Having grilled HP for any info on the likeliest places to find lion, we set out the next morning with a plan (and we know all know what happens to Brummie’s plans!). Sadly Addo didn’t have any farewell gift and all we saw on our way to Colchester was a few kudu and some ostriches (at a distance).

So we set off towards Swellendam. We stopped overnight at George and then after a diversion via Oudtshoorn arrived at the Bontebok NP mid-afternoon.

The weather from Brummieland was catching us up now and we were greeted by grey skies that threatened rain. Our best sighting was the small herd of bontebok that we passed on our way to reception.
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I guess you can see how grey it and damp it was splashing round the park.
We found that the area around Lang Elsie’s Kraal was shut off completely (judging from the work going on there, the announcement in June about new accommodation was a tad premature!), as was part of both of the loops. We spotted a few bontebok and zebra – all a long way from the road – and a solitary secretary bird, again a long way away. That was it! Given the poor weather and the road closures, we decided to call it a day and headed off into Swellendam to find our overnight accommodation.

The next morning we decided that, rather than revisit the Bontebok NP, we would press on to Simon’s Town. We now had two nights booked in the Boulders Beach Lodge – so we now enjoyed what was a virtual three-day pengfest.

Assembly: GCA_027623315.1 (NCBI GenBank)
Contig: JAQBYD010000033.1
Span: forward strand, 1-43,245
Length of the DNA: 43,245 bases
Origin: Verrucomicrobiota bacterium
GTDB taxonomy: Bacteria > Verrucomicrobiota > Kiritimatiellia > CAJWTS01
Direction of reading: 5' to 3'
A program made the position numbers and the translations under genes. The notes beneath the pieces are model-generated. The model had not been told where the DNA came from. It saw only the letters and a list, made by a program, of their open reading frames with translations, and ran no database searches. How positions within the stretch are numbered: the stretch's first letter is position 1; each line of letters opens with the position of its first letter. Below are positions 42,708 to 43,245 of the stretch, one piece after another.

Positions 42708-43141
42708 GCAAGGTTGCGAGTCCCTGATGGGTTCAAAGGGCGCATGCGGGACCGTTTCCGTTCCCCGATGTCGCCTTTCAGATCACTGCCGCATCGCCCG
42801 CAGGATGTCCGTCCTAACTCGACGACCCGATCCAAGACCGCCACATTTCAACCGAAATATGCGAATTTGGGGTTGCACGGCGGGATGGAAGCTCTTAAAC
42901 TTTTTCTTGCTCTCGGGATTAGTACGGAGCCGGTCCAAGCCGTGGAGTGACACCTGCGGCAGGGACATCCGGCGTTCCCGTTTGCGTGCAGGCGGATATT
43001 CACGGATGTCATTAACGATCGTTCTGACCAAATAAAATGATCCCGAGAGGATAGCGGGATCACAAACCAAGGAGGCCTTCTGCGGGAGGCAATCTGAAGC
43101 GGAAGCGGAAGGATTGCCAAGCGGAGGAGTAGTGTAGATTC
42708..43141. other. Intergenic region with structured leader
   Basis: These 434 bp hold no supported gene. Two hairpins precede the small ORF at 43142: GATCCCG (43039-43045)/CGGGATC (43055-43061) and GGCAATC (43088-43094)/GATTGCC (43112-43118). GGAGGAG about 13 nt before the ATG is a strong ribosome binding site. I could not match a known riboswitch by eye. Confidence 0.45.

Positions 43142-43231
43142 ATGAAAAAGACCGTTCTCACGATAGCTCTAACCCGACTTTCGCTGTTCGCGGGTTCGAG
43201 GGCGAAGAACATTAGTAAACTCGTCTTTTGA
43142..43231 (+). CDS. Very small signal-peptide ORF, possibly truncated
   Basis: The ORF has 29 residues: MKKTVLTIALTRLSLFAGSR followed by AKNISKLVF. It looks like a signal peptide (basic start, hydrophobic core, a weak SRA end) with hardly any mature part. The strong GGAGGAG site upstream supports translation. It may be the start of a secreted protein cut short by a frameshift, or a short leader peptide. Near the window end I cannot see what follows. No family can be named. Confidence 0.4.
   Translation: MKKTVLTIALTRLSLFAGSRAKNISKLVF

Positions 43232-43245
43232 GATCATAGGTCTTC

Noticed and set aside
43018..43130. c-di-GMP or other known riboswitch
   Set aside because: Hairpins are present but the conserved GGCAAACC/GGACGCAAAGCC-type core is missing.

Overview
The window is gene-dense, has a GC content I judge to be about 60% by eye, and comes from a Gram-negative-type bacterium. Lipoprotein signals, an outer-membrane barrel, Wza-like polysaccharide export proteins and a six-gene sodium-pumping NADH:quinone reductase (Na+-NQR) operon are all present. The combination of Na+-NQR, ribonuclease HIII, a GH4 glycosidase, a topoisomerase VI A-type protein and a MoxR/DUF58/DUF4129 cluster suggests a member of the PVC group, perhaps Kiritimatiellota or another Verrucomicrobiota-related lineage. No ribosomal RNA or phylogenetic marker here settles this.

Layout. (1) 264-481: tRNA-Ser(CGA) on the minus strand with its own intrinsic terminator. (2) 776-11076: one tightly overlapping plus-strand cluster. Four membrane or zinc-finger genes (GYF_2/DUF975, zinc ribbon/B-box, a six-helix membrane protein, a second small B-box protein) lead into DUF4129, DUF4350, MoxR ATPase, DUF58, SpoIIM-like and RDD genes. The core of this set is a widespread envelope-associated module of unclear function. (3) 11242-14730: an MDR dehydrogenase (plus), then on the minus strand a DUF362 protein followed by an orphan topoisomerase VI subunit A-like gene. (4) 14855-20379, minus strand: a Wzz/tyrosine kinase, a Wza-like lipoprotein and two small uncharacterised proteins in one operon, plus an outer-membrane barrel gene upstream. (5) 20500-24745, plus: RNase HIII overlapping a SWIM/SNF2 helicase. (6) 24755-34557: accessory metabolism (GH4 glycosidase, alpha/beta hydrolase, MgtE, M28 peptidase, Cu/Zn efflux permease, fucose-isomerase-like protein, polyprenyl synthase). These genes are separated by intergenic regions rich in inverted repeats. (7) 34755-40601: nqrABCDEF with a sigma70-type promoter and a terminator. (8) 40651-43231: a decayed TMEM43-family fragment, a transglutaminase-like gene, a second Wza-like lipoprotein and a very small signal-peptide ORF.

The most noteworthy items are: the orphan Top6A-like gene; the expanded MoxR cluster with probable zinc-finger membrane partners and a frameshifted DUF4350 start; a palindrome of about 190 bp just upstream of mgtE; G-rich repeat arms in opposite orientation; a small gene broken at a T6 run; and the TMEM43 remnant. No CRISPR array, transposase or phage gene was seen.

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This was the first family we met so we visited them every morning and night!
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And this little guy asked to be remembered to Gwennie.

OK, we did quick forays to Cape Point (three baboons) and Kirstenbosch, but the penguins took centre stage.

After a couple of days in Cape Town (with typical Brummieland rain) we headed north on the N1 – for an overnight stay and a mooch around the Karoo NP. Game-wise this wasn’t very rewarding. There was a few black wildebeest, a couple of red hartebeest and some ostrich, oh yes, and a pair of black eagles doing practice bombing runs over our chalet. However, the real winner was the scenery.
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Part of the route up Klipspringer pass was closed (where did you read that before?), but what we did see was well worth the visit. We left mid-morning for the drive to Kimberley.

Now, Kimberley proved very frustrating. Our ‘quiet’ evening meal was spoiled somewhat by having a foghorn leghorn of a woman sitting at a table near us telling the entire dining room how splendid it was to shoot everything that moves. She was still advocating slaughtering everything in the neighbourhood after we had finished our meal – so we left her to her carnage and retired for the night! After three weeks of enjoying the fruits of wild-life conservation this was a real downer.

Next day, after the obligatory visit to the Big Hole (It was EF’s first visit to SA) we tried to find Mokala. We should have read some of the later posts on the forum! Another Brummie plan went down the pan – we got hopelessly lost and gave up. So we opted for an early night, ready for the drive to Jo’burg and the flight home. Shame, we were looking forward to visiting the new park.